projecting the computed maximum intensity on the first half-plane.
17. The system of claim 12, wherein calculating the view of the angular wedge comprises:
determining vectors along the first half-plane and corresponding voxels along each of the vectors;
generating maximum intensity projection (MIP) rays in an angular direction around the first half-plane for each of the voxels;
for each MIP ray, creating a set of voxels that intersect the ray computed in a predetermined angular increment, and
computing the intensity of a maximum intensity voxel from the set of voxels, and
projecting the computed maximum intensity on the first half-plane.
18. The system of claim 12, wherein the calculating step is performed by a graphics processing unit.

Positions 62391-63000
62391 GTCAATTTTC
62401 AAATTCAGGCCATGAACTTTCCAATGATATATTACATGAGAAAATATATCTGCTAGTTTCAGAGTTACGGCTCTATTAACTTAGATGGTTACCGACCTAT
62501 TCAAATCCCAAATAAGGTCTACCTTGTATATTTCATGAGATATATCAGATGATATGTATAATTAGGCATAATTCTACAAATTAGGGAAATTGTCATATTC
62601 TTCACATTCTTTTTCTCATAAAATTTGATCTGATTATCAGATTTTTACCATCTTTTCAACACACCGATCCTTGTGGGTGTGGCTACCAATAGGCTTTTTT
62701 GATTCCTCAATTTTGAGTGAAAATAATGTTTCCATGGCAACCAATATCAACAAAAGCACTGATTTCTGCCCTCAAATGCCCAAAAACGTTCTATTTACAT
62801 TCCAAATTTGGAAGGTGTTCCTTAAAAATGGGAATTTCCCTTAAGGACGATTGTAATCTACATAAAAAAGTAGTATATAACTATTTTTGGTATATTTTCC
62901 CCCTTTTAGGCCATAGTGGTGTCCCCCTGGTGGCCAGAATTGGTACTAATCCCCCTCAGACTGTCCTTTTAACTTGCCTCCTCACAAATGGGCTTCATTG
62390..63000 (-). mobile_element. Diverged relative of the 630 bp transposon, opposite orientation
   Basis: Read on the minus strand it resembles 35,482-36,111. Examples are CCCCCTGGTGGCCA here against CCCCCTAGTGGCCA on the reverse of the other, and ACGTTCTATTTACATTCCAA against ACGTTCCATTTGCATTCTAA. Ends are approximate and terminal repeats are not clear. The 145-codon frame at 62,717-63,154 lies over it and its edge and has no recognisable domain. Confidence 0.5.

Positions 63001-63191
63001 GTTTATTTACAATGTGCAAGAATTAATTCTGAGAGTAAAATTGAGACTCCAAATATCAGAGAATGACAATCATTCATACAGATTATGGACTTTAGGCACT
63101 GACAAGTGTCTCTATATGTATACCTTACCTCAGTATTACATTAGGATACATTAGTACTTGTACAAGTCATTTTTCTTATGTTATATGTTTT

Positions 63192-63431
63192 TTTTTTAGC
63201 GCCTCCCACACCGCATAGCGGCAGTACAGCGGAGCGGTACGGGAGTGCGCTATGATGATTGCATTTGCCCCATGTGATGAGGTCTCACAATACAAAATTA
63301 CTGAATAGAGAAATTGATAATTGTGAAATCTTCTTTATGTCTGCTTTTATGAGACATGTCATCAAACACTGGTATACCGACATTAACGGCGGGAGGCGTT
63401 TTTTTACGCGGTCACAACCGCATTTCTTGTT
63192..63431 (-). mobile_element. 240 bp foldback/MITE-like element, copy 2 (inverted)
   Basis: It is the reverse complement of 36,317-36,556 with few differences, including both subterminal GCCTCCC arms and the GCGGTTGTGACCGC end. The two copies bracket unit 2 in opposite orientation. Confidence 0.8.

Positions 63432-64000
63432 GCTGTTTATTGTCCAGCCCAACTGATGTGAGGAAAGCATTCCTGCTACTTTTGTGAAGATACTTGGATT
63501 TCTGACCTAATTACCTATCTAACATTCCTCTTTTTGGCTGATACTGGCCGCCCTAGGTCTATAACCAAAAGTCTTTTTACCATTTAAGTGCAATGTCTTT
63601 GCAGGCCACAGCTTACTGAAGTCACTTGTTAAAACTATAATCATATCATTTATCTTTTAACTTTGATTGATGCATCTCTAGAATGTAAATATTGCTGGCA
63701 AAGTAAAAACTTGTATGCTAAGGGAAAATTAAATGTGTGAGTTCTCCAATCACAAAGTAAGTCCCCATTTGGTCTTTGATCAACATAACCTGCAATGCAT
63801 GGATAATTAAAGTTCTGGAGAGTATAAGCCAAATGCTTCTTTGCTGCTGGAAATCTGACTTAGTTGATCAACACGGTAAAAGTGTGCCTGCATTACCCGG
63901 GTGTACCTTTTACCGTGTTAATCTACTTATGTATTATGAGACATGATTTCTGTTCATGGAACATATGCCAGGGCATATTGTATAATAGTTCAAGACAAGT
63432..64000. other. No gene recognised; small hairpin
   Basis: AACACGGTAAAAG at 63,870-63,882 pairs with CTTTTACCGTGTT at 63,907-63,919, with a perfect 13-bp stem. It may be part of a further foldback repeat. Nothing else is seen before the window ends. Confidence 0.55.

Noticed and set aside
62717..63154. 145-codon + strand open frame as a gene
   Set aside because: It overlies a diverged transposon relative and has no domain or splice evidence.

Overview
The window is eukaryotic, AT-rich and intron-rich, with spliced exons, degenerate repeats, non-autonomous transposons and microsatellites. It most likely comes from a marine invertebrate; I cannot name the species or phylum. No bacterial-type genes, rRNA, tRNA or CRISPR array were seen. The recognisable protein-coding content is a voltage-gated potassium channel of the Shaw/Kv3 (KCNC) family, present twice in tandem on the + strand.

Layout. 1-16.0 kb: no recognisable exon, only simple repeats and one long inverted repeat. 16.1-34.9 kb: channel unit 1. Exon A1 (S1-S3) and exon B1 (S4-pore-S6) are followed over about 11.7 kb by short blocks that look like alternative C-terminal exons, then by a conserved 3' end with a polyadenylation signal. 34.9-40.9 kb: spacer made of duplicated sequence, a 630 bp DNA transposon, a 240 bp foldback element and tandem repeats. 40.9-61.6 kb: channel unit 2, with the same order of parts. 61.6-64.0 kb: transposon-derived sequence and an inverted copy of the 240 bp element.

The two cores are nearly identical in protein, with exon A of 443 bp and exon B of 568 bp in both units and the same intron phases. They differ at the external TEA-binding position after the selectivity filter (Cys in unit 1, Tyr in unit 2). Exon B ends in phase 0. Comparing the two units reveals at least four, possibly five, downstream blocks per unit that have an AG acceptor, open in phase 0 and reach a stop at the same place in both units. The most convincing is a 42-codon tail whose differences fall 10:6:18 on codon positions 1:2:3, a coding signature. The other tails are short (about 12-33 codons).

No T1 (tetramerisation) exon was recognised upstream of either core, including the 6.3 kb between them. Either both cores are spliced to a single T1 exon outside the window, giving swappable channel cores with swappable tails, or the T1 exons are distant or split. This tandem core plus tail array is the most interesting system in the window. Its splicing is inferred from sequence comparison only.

19. The system of claim 12, wherein the elongate object comprises tubular branching structures.
20. A non-transitory computer readable medium for use on at least a computer system containing computer-executable programming instructions for visualizing structures, the instructions being executable by the computer system for:
acquiring, using a processor, digital data of a portion of an elongate object;
identifying, using a processor, a centerline connecting a plurality of points within the portion of the elongate object;
defining a first half-plane along the centerline;
traversing a predetermined angular distance in a clockwise or counter clockwise direction from the first half-plane to a second half-plane to define an angular wedge;
calculating, using a processor, a view of the angular wedge between the first half-plane and the second half-plane; and
generating an electronic view of the angular wedge.